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Frederick, who has since written a dissertation, book, and articles on the topic, hopes to expand the discussion of the New Testament elements in the Book of Mormon beyond that of simply whether they speak to historicity. That the New Testament can be found in the Book of Mormon is undeniable, but some might struggle with the notion of the New Testament as an antecedent text. Frederick suggests that we negotiate this roadblock by untethering the gold plates from the 19th century English document that we call the Book of Mormon because they are “two different texts that are related through translation.” Moving past the issue of why these passages are in the Book of Mormon to how the Book of Mormon affirms, comments on, corrects, and reimagines the New Testament is an important and fascinating discussion.

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Unfortunately identifying common phrases isn’t as simple as it would seem. Sometimes there are direct quotations, such as from the Sermon on the Mount in 3 Nephi—though even there Frederick discusses the fascinating influence of John’s gospel on quotations from Matthew. But the presence of the New Testament is often subtle. He explains that the Book of Mormon will “carefully weave these New Testament passages into the larger text,” so the interdependence does not readily stand out to the casual reader. The Book of Mormon seems to masterfully deconstruct and reconstruct New Testament concepts and phrases for its own purposes.

In an attempt to broaden the discussion, Frederick proposes a methodology for determining the probability of intertextuality, which goes beyond simply identifying common phrases. He adds four additional criteria to solidify connections. Through multiple examples, Dr. Frederick shows us how intertextual studies can enrich our study of the Book of Mormon.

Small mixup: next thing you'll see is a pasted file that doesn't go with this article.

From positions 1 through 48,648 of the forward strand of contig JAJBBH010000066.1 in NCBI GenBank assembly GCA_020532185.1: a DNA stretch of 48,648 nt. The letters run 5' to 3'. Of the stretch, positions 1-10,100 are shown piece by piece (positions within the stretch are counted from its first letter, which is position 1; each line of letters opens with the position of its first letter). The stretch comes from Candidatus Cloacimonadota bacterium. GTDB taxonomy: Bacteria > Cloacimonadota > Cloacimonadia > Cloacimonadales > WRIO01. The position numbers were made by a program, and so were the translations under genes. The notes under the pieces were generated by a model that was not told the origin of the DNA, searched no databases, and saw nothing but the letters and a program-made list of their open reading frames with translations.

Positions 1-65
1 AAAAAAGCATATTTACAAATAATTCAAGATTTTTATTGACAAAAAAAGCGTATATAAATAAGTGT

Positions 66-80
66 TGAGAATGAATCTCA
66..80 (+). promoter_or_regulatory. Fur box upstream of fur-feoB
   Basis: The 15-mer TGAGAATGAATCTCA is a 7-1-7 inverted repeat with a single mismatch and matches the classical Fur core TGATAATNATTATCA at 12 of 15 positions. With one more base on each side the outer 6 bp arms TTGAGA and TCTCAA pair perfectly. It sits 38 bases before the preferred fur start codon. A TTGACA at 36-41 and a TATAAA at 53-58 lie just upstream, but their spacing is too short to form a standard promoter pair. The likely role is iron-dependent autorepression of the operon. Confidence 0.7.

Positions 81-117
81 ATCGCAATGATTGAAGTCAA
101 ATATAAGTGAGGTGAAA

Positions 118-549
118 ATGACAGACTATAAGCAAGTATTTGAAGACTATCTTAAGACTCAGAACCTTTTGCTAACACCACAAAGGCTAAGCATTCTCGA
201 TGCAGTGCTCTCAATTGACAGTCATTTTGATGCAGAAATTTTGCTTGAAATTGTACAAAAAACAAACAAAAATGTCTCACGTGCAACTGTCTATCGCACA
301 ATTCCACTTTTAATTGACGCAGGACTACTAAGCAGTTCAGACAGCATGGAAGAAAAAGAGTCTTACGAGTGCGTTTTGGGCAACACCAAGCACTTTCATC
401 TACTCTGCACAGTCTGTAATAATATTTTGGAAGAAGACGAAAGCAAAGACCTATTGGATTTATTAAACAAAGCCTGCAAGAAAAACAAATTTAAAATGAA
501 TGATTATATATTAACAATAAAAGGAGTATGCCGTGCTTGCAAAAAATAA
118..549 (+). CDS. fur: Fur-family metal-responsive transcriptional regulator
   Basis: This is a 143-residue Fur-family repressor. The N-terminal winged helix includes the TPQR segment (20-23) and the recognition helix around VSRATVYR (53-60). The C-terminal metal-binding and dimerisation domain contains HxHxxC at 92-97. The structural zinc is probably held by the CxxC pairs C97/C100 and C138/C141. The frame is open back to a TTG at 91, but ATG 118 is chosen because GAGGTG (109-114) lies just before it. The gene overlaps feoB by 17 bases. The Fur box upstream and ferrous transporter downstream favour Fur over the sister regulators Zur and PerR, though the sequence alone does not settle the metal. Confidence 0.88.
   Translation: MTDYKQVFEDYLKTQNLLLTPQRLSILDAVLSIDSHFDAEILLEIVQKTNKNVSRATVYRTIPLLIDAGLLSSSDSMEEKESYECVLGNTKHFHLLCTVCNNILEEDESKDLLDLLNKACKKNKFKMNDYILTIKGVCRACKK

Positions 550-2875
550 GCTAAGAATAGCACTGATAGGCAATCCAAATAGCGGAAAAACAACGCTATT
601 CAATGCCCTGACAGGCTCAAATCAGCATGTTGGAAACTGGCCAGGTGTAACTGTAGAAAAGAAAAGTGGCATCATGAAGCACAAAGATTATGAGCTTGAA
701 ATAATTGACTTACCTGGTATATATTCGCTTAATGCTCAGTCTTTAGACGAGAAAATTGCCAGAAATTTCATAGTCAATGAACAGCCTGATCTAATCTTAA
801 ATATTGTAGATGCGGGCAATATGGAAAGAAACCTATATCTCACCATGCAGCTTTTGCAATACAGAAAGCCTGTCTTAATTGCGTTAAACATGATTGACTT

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About Our Guest: Nicholas J. Frederick served a mission in Brussels, Belgium, then attended BYU where he received his BA in classics and his MA in comparative studies. He then attended Claremont Graduate University, where he completed a PhD in the history of Christianity with an emphasis in Mormon studies, after which he returned to work at BYU. His research focuses primarily on the intertextual relationship between the text of the Bible and Mormon scripture.  He enjoys teaching courses on the Book of Mormon and the New Testament, particularly the writings of Paul and the Book of Revelation.

Hypnosis and the Golden Plates

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Critics suggest that Joseph Smith hypnotized or in some other way (2nd sight is often offered) influenced the witnesses.  That is, in their view the 11+ witnesses never saw the Golden Plates.  Instead, critics suggest Joseph either hypnotized or convinced them they saw something that they really never did.  The video below is interesting.